Botswana's then president, Ian Khama, L, attends an emergency SADC summit in Pretoria in 2009. Picture: Trevor Kolk/SAPA

Johannesburg – Botswana, an African success story of economic growth and political stability, is reeling from the latest political developments which have seen former president Ian Khama resign from the ruling Botswana Democratic Party (BDP).

This is the first such move by a former president in five decades and accusations of using tribal politics to further his own political agenda have been directed at him.

Khama’s dramatic resignation over the weekend was the result of deepening differences with the current administration under President Mokgweetsi Masisi, according to media reports.

The former president went as far as to assert his regrets at appointing Masisi as his successor, adding that his allegiance now lies with the country’s main opposition Umbrella for Democratic Change (UDC) party.

The two men have fallen out over a number of issues including a reversal by Masisi of some of Khama’s policies including alcohol taxes and the lifting of the controversial ban on elephant hunting.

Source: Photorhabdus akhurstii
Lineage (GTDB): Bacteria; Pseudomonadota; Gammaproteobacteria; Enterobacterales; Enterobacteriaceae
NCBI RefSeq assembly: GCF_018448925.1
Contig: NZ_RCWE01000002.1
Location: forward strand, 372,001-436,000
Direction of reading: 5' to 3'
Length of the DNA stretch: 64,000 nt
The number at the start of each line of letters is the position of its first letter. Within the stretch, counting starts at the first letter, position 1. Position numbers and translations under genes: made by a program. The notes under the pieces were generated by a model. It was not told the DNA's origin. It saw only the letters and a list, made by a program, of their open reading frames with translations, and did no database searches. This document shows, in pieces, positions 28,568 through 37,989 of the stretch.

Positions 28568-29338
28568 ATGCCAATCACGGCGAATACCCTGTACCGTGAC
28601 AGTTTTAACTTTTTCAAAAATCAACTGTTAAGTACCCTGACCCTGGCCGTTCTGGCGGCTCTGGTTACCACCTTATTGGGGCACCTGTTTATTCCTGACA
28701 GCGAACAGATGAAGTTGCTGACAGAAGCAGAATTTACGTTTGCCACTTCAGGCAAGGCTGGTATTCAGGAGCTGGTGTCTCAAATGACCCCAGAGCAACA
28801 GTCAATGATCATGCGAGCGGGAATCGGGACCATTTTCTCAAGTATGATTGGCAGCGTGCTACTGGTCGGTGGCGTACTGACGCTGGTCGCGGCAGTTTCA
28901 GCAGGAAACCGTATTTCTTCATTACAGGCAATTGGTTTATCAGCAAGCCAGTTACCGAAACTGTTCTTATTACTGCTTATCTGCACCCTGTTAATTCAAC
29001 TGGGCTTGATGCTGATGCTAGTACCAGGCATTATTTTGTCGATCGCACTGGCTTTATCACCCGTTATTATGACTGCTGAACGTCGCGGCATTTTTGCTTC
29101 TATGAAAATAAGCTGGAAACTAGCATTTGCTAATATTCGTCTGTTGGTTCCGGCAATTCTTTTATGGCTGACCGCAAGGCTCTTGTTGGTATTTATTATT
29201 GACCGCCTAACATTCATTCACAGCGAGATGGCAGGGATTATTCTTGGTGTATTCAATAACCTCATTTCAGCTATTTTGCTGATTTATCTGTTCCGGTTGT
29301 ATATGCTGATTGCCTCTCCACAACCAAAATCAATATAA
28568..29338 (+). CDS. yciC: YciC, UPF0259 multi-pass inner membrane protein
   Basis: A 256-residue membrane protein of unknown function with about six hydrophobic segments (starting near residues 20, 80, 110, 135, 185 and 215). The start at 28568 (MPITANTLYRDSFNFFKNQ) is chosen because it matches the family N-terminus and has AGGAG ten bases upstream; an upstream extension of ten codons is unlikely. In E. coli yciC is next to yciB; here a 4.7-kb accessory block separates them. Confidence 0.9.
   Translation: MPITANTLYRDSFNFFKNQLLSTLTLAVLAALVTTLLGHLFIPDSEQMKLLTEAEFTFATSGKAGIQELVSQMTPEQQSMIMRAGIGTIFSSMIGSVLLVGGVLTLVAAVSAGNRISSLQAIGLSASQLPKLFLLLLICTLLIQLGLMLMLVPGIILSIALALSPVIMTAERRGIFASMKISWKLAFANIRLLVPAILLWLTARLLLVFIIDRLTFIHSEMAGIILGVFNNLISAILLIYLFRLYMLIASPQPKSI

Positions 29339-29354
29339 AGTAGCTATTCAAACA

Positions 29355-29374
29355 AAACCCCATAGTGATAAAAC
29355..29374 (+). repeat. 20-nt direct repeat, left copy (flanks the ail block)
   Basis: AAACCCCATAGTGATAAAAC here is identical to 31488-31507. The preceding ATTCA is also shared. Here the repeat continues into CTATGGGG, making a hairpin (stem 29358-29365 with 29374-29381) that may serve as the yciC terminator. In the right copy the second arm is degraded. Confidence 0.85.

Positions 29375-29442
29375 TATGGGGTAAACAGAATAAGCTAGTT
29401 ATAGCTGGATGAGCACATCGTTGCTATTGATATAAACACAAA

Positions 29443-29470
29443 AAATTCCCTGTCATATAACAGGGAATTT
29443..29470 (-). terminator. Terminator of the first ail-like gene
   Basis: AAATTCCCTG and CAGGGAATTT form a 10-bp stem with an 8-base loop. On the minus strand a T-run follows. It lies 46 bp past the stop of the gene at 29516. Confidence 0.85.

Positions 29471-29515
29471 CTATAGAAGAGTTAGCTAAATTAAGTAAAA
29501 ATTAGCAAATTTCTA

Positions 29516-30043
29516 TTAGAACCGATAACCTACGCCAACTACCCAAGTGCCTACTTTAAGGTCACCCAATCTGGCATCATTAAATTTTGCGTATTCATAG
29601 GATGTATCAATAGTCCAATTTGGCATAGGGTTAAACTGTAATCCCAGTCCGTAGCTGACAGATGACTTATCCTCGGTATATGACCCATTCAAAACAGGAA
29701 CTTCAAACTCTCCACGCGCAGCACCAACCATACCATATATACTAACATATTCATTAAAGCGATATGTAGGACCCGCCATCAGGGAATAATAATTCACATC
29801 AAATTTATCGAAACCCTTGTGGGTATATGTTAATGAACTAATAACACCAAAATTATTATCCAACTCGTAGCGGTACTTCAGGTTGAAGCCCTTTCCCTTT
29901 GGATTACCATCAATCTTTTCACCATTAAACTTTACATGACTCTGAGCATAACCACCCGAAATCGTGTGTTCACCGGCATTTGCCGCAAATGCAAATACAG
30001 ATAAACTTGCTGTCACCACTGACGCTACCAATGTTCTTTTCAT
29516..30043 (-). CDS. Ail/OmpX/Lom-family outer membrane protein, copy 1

But the English-born and bi-racial Khama, the son of Botswana’s foremost independence leader Sir Seretse Khama and English woman Ruth Williams, has come in for strong criticism regarding his alleged lack of loyalty to his African heritage.

An article in Botswana’s Sunday Standard, without a byline, said Khama was more Western than African and that despite the battle for executive power between Khama and Masisi being cast in tribal terms the former was merely using tribal identity in a similar fashion to the former British colonialists.

The article accused Khama of using tribal identity as a wedge to divide and conquer black Africans.

“The 65-year old Khama has never aligned himself with any black cause, has most definitely never given a black-power salute and as president, pursued a foreign policy that put Western interests before those of the African collective,” stated the article.

The author of the article went on to accuse the former president of having a problematic record that undermined Bangwato culture.

“He is the first Bangwato kgosi (tribal leader) in the tribe’s history whose principal conversational language is not Setswana and who doesn’t speak proper (never mind idiomatic) Setswana," the writer said.

Khama was also criticised for failing to represent Botswana’s interests at UN and African Union summits.

African News Agency (ANA)